Shiga toxin production and translocation during microaerobic human colonic infection with Shiga toxin-producing E. coli O157:H7 and O104:H4.
Bottom Line: Haemolytic uraemic syndrome caused by Shiga toxin-producing E. coli (STEC) is dependent on release of Shiga toxins (Stxs) during intestinal infection and subsequent absorption into the bloodstream.An understanding of Stx-related events in the human gut is limited due to lack of suitable experimental models.Whereas microaerobiosis significantly reduced bacterial growth as well as Stx production and release into the medium, Stx translocation across the epithelial monolayer was enhanced under MA versus aerobic conditions.
Affiliation: Norwich Medical School, University of East Anglia, Norwich Research Park, Norwich, UK; Gut Health and Food Safety Programme, Institute of Food Research, Norwich Research Park, Norwich, UK.Show MeSH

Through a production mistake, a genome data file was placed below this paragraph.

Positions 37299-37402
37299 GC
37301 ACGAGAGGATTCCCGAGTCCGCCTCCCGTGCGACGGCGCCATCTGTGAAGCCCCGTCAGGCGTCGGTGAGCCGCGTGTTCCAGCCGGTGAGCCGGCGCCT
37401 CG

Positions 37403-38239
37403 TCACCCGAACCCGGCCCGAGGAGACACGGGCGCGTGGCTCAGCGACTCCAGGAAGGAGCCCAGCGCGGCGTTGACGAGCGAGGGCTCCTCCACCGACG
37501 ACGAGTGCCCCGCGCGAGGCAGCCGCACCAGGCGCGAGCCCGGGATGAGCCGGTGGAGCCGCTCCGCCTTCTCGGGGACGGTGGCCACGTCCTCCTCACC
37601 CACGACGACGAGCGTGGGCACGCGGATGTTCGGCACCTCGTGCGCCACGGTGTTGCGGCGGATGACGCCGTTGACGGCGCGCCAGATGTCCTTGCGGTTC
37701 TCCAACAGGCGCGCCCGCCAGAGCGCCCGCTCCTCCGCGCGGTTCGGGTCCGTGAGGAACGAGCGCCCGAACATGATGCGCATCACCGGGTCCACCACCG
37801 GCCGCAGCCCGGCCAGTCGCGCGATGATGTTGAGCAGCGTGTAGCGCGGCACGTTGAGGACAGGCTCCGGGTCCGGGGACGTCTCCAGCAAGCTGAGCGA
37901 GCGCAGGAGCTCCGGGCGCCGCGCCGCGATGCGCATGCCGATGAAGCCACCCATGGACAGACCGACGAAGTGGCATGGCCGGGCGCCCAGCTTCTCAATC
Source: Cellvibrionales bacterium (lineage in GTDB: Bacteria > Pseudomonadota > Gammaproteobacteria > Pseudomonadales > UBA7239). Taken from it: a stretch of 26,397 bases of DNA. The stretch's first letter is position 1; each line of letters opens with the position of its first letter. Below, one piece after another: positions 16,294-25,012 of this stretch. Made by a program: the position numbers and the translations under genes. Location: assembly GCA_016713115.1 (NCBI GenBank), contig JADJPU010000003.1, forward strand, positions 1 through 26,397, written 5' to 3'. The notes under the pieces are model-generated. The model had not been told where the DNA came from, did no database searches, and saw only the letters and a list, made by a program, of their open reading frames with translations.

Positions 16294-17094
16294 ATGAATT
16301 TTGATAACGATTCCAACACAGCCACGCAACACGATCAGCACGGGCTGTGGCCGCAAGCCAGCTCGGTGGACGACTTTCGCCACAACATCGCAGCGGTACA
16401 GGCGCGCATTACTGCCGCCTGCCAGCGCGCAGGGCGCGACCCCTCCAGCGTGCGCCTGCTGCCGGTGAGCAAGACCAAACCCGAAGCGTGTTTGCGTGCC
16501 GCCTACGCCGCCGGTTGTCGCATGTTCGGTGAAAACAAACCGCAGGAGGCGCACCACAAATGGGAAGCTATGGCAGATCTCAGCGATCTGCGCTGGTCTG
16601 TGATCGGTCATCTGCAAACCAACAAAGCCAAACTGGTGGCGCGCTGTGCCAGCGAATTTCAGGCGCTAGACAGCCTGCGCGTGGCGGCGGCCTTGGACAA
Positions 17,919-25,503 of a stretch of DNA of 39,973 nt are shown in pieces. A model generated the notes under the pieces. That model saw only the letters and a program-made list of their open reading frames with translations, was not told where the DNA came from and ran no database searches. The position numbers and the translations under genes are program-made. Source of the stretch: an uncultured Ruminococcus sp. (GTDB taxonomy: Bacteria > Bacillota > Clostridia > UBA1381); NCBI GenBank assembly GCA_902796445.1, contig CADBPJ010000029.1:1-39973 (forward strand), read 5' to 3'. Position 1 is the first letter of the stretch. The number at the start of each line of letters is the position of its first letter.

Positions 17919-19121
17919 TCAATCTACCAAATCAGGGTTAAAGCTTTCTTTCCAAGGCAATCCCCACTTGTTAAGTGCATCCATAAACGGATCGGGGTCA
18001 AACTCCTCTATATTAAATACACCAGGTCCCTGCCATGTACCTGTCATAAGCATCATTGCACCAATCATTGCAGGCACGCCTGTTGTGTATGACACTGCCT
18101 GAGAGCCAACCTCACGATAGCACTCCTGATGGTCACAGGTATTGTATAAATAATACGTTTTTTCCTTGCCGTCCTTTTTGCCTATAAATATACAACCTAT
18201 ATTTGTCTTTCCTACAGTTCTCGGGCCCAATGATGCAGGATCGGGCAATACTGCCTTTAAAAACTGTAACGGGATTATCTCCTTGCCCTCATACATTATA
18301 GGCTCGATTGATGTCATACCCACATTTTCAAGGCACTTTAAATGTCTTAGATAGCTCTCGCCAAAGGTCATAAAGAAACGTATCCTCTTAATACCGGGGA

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Mentions: Experiments to study the effect of oxygen on bacterial growth and Stx2 release were extended to O157:H7 strain Walla-1 and O104:H4 strain H1121. Both strains produce the same Stx2 subtype as EDL933 (Stx2a) but do not produce Stx1. Similar to EDL933, both strains showed significantly reduced growth and Stx2 supernatant levels under MA versus AE conditions (Fig. 6A and B). In addition, aerobic growth of H1121 was significantly lower compared with EDL933 (Fig. 6A) and Stx2 release by Walla-1 and H1121 was significantly reduced compared with EDL933 under AE and MA conditions (Fig. 6B).
Affiliation: Norwich Medical School, University of East Anglia, Norwich Research Park, Norwich, UK; Gut Health and Food Safety Programme, Institute of Food Research, Norwich Research Park, Norwich, UK.